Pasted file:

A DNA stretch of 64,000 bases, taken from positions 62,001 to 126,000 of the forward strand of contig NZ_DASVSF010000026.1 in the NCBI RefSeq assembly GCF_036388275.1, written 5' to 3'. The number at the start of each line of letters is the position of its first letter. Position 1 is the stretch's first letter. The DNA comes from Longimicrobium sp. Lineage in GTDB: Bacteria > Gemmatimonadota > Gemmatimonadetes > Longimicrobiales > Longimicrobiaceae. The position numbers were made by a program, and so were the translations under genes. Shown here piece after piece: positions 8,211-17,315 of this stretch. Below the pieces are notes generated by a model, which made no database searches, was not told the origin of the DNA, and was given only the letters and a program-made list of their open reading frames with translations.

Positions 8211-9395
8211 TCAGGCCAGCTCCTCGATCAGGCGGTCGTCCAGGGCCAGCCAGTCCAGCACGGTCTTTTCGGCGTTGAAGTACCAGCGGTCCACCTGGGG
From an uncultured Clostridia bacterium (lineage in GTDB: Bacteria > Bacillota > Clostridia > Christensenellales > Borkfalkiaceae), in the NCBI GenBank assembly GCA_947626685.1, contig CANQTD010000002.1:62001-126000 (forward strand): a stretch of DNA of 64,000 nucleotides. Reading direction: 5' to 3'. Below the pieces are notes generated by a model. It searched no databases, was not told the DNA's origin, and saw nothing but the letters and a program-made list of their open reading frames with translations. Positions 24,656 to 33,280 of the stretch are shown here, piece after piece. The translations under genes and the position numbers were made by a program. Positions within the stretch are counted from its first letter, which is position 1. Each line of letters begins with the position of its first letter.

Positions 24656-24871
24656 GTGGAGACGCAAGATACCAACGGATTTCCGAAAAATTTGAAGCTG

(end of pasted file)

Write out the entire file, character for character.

A DNA stretch of 64,000 bases, taken from positions 62,001 to 126,000 of the forward strand of contig NZ_DASVSF010000026.1 in the NCBI RefSeq assembly GCF_036388275.1, written 5' to 3'. The number at the start of each line of letters is the position of its first letter. Position 1 is the stretch's first letter. The DNA comes from Longimicrobium sp. Lineage in GTDB: Bacteria > Gemmatimonadota > Gemmatimonadetes > Longimicrobiales > Longimicrobiaceae. The position numbers were made by a program, and so were the translations under genes. Shown here piece after piece: positions 8,211-17,315 of this stretch. Below the pieces are notes generated by a model, which made no database searches, was not told the origin of the DNA, and was given only the letters and a program-made list of their open reading frames with translations.

Positions 8211-9395
8211 TCAGGCCAGCTCCTCGATCAGGCGGTCGTCCAGGGCCAGCCAGTCCAGCACGGTCTTTTCGGCGTTGAAGTACCAGCGGTCCACCTGGGG
From an uncultured Clostridia bacterium (lineage in GTDB: Bacteria > Bacillota > Clostridia > Christensenellales > Borkfalkiaceae), in the NCBI GenBank assembly GCA_947626685.1, contig CANQTD010000002.1:62001-126000 (forward strand): a stretch of DNA of 64,000 nucleotides. Reading direction: 5' to 3'. Below the pieces are notes generated by a model. It searched no databases, was not told the DNA's origin, and saw nothing but the letters and a program-made list of their open reading frames with translations. Positions 24,656 to 33,280 of the stretch are shown here, piece after piece. The translations under genes and the position numbers were made by a program. Positions within the stretch are counted from its first letter, which is position 1. Each line of letters begins with the position of its first letter.

Positions 24656-24871
24656 GTGGAGACGCAAGATACCAACGGATTTCCGAAAAATTTGAAGCTG